Meet Luciana Borio, M.D., Assistant Commissioner for Counterterrorism Policy and Acting Deputy Chief Scientist
Dr. Luciana Borio serves as the Assistant Commissioner for Counterterrorism Policy and Director of the Office of Counterterrorism and Emerging Threats (OCET) in the Office of the Chief Scientist, U.S. Food and Drug Administration (FDA). In this capacity, Dr. Borio is responsible for providing leadership, coordination, and oversight for FDA’s national and global health security, counterterrorism, and emerging threat portfolios. She serves as FDA’s point of entry on policy and planning matters concerning counterterrorism and emerging threats, and collaborates across the U.S. government and internationally on actions to advance global health security and U.S. national security.
Dr. Borio works in collaboration with other U.S. government agencies to define and prioritize requirements for medical countermeasures (MCMs) to respond to public health emergencies, coordinate research for evaluating MCMs, set strategies for deployment and use of MCMs, and facilitate access to MCMs during public health emergencies. Dr. Borio leads FDA's Medical Countermeasures Initiative (MCMi), a key component of a broad U.S. government program to improve the United States’ capacity to respond quickly and effectively to public health emergencies.
Dr. Borio was instrumental in coordinating FDA's response to the 2009 H1N1 influenza pandemic and continues to coordinate FDA's preparedness and response activities for emerging threats, such as the avian influenza A (H7N9) virus and the Middle East Respiratory Syndrome coronavirus (MERS-CoV).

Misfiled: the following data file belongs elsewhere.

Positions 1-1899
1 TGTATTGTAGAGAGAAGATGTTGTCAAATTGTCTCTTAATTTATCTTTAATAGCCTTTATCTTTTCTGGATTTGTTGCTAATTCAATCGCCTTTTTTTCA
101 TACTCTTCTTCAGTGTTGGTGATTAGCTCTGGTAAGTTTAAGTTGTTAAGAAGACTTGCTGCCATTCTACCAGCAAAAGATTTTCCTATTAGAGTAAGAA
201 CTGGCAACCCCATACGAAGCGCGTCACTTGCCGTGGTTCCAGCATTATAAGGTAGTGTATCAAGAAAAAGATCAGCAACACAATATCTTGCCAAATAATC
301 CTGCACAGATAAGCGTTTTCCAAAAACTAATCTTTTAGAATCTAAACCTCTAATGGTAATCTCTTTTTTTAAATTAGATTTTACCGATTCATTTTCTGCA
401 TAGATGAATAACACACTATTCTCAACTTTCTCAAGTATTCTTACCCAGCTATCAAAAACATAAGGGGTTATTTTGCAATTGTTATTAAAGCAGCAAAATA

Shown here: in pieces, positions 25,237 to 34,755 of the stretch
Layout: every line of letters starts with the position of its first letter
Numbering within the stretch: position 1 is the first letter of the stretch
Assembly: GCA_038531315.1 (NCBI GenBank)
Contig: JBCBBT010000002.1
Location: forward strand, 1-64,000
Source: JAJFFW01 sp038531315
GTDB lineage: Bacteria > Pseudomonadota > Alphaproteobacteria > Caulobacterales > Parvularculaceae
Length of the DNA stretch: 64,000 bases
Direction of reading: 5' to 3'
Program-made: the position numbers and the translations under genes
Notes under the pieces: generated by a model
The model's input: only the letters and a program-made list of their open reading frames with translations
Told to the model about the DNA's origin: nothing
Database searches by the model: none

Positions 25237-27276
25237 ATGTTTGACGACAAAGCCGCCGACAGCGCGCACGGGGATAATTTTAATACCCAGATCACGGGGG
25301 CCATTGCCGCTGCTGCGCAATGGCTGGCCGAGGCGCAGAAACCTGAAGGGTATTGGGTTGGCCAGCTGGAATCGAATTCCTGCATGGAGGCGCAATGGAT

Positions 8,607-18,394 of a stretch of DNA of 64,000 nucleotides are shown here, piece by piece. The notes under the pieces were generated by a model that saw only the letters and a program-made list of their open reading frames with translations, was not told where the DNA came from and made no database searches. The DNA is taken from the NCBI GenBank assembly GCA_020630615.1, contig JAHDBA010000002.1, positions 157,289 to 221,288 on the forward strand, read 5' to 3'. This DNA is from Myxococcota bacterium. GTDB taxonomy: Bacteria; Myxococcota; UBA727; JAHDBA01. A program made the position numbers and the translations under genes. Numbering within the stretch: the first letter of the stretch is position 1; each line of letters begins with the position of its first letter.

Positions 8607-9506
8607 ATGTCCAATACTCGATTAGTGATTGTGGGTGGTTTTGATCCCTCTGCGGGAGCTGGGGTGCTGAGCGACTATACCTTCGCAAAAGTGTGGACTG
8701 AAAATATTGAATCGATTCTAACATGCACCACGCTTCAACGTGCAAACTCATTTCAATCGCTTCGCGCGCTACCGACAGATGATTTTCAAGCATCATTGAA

Dr. Borio also serves as the Acting Deputy Chief Scientist and is responsible for providing leadership and coordination for FDA's cross-cutting scientific and public health efforts, including the Advancing Regulatory Science Initiative, and FDA's scientific professional development and scientific integrity efforts.
Prior to joining FDA in 2008, as a medical reviewer in the Center for Biologics Evaluation and Research, Dr. Borio was a Senior Associate at the UPMC Center for Biosecurity and an Assistant Professor of Medicine at the University of Pittsburgh from 2003 to 2008. Dr. Borio served at the U.S. Department of Health and Human Services as an Advisor on Biodefense Programs from 2001 to 2008, where she implemented and managed mathematical modeling projects to assess the health effects of bioterrorism on civilians and informed MCM procurement activities for the Office of Preparedness and Response.
Dr. Borio received her MD in 1996 from the George Washington University. She completed residency in 1999 in Internal Medicine at the New York Presbyterian Hospital - Cornell Medical Center and subsequently completed a combined fellowship in Infectious Diseases and Critical Care Medicine at Johns Hopkins University and the National Institutes of Health, respectively. Dr. Borio continues to practice medicine at Johns Hopkins Hospital.